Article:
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            Jennifer Hyman is the co-founder and CEO of Rent the Runway, a company that is democratizing the luxury industry for women. The New York-based company makes it possible for regular women to rent luxury items such as outwear, special occasion dresses and accessories.

            Featured photo credit: http://www.balancedmommagazine.com via balancedmommagazine.com

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            Casey Imafidon

            Specialized in motivation and personal growth, providing advice to make readers fulfilled and spurred on to achieve all that they desire in life.

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            Last Updated on March 29, 2021

            5 Types of Horrible Bosses and How to Beat Them All

            5 Types of Horrible Bosses and How to Beat Them All

            When I left university I took a job immediately, I had been lucky as I had spent a year earning almost nothing as an intern so I was offered a role. On my first day I found that I had not been allocated a desk, there was no one to greet me so I was left for some hours ignored. I happened to snipe about this to another employee at the coffee machine two things happened. The first was that the person I had complained to was my new manager’s wife, and the second was, in his own words, ‘that he would come down on me like a ton of bricks if I crossed him…’

            What a great start to a job! I had moved to a new city, and had been at work for less than a morning when I had my first run in with the first style of bad manager. I didn’t stay long enough to find out what Mr Agressive would do next. Bad managers are a major issue. Research from Approved Index shows that more than four in ten employees (42%) state that they have previously quit a job because of a bad manager.

            The Dream Type Of Manager

            My best manager was a total opposite. A man who had been the head of the UK tax system and was working his retirement running a company I was a very junior and green employee for. I made a stupid mistake, one which cost a lot of time and money and I felt I was going to be sacked without doubt.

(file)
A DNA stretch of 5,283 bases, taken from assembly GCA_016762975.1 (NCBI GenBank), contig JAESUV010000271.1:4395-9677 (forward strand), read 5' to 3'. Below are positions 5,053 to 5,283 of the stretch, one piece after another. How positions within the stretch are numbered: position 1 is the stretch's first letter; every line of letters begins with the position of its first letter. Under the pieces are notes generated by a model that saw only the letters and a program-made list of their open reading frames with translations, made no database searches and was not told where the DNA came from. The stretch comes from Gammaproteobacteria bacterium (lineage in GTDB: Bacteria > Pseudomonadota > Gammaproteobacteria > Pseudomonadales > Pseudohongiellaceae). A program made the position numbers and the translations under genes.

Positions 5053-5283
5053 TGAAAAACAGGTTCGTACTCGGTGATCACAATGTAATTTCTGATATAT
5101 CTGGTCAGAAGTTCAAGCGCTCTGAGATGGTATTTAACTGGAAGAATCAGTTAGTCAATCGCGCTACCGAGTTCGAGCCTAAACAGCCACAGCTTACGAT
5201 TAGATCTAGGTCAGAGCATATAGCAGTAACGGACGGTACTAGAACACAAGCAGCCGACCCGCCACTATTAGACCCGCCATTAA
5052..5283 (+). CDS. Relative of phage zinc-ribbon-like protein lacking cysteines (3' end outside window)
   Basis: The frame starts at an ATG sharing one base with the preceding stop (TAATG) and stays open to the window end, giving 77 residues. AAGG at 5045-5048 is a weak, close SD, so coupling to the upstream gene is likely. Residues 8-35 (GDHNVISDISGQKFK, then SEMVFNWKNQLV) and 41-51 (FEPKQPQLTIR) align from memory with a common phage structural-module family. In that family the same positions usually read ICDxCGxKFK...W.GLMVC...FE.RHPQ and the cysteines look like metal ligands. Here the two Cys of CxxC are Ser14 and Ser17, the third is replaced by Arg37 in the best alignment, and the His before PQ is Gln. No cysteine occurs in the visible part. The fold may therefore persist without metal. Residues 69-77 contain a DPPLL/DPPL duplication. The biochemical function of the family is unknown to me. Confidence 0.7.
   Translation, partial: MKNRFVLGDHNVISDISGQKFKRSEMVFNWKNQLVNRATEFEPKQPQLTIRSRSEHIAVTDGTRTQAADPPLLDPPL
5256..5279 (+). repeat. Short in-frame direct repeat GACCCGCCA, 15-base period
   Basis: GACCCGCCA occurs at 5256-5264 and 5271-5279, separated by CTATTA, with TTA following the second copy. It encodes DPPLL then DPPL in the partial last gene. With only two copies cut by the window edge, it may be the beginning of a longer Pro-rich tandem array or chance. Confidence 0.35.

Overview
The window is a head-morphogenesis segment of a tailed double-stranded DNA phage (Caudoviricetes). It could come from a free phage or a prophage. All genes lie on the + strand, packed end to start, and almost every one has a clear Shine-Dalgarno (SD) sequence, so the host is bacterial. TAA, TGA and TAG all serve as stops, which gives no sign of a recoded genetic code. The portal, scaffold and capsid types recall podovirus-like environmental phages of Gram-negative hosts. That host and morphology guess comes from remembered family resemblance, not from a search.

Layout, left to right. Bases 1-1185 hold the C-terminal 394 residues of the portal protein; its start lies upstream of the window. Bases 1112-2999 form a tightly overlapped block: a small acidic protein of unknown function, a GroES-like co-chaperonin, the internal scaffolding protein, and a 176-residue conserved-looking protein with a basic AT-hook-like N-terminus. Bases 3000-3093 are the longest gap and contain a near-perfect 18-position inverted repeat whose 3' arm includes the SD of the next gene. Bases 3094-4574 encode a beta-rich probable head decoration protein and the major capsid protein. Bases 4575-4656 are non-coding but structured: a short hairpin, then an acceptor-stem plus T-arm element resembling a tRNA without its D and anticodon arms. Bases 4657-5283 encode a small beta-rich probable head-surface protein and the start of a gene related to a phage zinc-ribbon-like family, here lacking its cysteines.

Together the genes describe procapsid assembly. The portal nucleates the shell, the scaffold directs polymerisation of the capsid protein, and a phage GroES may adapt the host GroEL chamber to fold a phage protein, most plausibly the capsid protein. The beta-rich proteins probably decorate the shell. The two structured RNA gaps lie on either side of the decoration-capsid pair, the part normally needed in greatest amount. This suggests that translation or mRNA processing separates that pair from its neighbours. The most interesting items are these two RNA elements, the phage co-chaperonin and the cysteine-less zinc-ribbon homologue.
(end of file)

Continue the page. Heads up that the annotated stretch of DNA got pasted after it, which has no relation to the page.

I was nervous, beating myself up about what I had done, what would happen. At the end of the day I was called to his office, he had made me wait and I had spent that day talking to other employees, trying to understand where I had gone wrong. It had been a simple mistyped line of code which sent a massive print job out totally wrong. I learn how I should have done it and I fretted.

            My boss asked me to step into his office, he asked me to sit down. “Do you know what you did?” I babbled, yes, I had been stupid, I had not double-checked or asked for advice when I was doing something I had not really understood. It was totally my fault. He paused. “Will you do that again?” Of course I told him I would not, I would always double check, ask for help and not try to be so clever when I was not!

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            “Okay…”

            That was it. I paused and asked, should I clear my desk. He smiled. “You have learnt a valuable lesson, I can be sure that you will never make a mistake like that again. Why would I want to get rid of an employee who knows that?”

            I stayed with that company for many years, the way I was treated was a real object lesson in good management. Sadly, far too many poor managers exist out there.

            The Complete Catalogue of Bad Managers

            The Bully

            My first boss fitted into the classic bully class. This is so often the ‘old school’ management by power style. I encountered this style again in the retail sector where one manager felt the only way to get the best from staff was to bawl and yell.

            However, like so many bullies you will often find that this can be someone who either knows no better or is under stress and they are themselves running scared of the situation they have found themselves in.